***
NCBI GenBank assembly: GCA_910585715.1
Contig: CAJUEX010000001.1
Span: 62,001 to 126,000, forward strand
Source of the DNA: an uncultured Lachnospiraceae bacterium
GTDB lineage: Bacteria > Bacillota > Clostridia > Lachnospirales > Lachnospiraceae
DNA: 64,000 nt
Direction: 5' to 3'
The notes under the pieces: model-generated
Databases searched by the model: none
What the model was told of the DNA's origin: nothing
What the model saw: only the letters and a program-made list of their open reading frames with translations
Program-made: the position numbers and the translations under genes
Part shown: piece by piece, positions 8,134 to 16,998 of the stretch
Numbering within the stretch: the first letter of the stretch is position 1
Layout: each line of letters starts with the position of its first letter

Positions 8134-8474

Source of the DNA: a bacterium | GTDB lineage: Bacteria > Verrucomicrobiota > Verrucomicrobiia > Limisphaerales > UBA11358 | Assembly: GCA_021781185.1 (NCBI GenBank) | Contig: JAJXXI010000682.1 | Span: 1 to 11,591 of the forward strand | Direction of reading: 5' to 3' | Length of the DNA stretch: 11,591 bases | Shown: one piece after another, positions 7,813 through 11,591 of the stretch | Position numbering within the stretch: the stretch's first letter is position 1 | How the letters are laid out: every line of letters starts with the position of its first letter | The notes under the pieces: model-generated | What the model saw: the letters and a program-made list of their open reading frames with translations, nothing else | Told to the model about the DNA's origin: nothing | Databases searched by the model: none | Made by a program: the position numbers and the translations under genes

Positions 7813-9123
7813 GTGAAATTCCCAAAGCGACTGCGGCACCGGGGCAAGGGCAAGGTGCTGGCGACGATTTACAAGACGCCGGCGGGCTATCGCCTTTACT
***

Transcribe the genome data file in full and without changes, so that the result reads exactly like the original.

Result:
NCBI GenBank assembly: GCA_910585715.1
Contig: CAJUEX010000001.1
Span: 62,001 to 126,000, forward strand
Source of the DNA: an uncultured Lachnospiraceae bacterium
GTDB lineage: Bacteria > Bacillota > Clostridia > Lachnospirales > Lachnospiraceae
DNA: 64,000 nt
Direction: 5' to 3'
The notes under the pieces: model-generated
Databases searched by the model: none
What the model was told of the DNA's origin: nothing
What the model saw: only the letters and a program-made list of their open reading frames with translations
Program-made: the position numbers and the translations under genes
Part shown: piece by piece, positions 8,134 to 16,998 of the stretch
Numbering within the stretch: the first letter of the stretch is position 1
Layout: each line of letters starts with the position of its first letter

Positions 8134-8474

Source of the DNA: a bacterium | GTDB lineage: Bacteria > Verrucomicrobiota > Verrucomicrobiia > Limisphaerales > UBA11358 | Assembly: GCA_021781185.1 (NCBI GenBank) | Contig: JAJXXI010000682.1 | Span: 1 to 11,591 of the forward strand | Direction of reading: 5' to 3' | Length of the DNA stretch: 11,591 bases | Shown: one piece after another, positions 7,813 through 11,591 of the stretch | Position numbering within the stretch: the stretch's first letter is position 1 | How the letters are laid out: every line of letters starts with the position of its first letter | The notes under the pieces: model-generated | What the model saw: the letters and a program-made list of their open reading frames with translations, nothing else | Told to the model about the DNA's origin: nothing | Databases searched by the model: none | Made by a program: the position numbers and the translations under genes

Positions 7813-9123
7813 GTGAAATTCCCAAAGCGACTGCGGCACCGGGGCAAGGGCAAGGTGCTGGCGACGATTTACAAGACGCCGGCGGGCTATCGCCTTTACT